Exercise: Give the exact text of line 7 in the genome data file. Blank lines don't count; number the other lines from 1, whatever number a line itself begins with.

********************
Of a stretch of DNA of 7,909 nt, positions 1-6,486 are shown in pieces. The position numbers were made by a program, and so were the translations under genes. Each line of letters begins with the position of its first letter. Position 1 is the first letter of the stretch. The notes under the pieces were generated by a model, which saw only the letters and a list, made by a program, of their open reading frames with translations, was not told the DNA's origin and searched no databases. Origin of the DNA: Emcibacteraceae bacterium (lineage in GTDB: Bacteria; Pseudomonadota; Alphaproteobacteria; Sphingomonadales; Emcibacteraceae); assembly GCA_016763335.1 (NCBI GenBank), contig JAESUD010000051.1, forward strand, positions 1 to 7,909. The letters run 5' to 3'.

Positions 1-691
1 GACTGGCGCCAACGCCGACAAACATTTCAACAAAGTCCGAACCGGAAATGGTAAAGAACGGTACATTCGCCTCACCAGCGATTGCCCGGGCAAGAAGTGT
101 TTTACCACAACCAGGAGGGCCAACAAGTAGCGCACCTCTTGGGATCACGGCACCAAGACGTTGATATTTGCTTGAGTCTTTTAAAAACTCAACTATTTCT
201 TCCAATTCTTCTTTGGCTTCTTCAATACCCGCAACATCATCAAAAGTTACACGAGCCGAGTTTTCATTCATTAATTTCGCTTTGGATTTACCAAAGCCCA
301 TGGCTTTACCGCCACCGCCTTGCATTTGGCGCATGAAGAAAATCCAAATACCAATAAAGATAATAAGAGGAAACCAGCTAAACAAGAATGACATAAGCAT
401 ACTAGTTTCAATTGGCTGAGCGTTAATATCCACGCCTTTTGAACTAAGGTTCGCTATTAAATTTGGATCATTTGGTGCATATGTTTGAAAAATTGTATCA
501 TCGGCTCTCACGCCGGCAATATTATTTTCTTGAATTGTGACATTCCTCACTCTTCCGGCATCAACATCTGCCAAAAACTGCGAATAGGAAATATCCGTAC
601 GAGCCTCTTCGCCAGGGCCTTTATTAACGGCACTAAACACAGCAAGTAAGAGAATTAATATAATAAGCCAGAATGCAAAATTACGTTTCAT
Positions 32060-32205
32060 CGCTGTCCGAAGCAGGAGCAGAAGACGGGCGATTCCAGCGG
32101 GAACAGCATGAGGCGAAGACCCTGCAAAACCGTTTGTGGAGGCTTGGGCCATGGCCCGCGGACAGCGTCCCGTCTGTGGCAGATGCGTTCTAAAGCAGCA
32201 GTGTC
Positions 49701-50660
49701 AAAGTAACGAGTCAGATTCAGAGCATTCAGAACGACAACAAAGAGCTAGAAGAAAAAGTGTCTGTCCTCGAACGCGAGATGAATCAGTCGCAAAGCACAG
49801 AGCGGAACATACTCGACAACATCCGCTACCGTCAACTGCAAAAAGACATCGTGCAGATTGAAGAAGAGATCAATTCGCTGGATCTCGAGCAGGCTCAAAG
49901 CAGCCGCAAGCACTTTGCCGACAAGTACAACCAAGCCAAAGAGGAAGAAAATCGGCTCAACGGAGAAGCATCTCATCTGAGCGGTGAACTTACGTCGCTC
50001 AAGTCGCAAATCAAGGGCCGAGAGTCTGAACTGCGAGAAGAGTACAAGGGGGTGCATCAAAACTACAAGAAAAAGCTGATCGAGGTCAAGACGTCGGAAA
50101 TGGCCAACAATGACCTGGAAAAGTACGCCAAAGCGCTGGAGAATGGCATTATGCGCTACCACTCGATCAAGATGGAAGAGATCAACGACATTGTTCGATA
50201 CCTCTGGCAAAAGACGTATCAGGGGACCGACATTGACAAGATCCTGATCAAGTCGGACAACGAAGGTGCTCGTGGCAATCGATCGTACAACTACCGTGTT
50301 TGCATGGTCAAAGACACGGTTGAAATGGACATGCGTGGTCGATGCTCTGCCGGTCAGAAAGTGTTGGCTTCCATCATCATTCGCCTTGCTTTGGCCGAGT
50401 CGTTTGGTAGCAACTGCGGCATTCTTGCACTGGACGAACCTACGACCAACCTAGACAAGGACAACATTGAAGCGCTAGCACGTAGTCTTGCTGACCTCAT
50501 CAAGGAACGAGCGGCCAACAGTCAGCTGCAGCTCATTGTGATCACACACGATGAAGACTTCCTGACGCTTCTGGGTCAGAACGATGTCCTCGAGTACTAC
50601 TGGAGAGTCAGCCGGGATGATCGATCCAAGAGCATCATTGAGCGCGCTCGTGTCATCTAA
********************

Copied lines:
401 ACTAGTTTCAATTGGCTGAGCGTTAATATCCACGCCTTTTGAACTAAGGTTCGCTATTAAATTTGGATCATTTGGTGCATATGTTTGAAAAATTGTATCA